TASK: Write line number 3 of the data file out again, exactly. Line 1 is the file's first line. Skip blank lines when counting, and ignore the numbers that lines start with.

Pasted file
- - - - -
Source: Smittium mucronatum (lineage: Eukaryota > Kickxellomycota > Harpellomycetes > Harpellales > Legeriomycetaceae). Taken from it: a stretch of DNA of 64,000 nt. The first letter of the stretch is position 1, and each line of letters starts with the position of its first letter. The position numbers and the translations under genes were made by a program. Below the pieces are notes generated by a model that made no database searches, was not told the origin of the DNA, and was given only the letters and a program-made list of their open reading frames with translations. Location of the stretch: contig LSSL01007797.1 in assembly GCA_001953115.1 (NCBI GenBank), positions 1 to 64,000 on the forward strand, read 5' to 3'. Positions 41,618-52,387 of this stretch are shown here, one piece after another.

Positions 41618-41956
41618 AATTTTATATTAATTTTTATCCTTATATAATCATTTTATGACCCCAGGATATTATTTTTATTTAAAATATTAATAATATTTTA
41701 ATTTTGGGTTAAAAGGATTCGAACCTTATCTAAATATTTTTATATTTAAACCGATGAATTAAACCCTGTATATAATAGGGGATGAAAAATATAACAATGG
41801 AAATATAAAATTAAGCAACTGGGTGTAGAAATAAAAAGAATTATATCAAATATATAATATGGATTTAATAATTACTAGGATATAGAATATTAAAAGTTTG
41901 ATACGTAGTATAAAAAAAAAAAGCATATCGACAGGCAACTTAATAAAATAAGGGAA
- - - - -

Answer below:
41618 AATTTTATATTAATTTTTATCCTTATATAATCATTTTATGACCCCAGGATATTATTTTTATTTAAAATATTAATAATATTTTA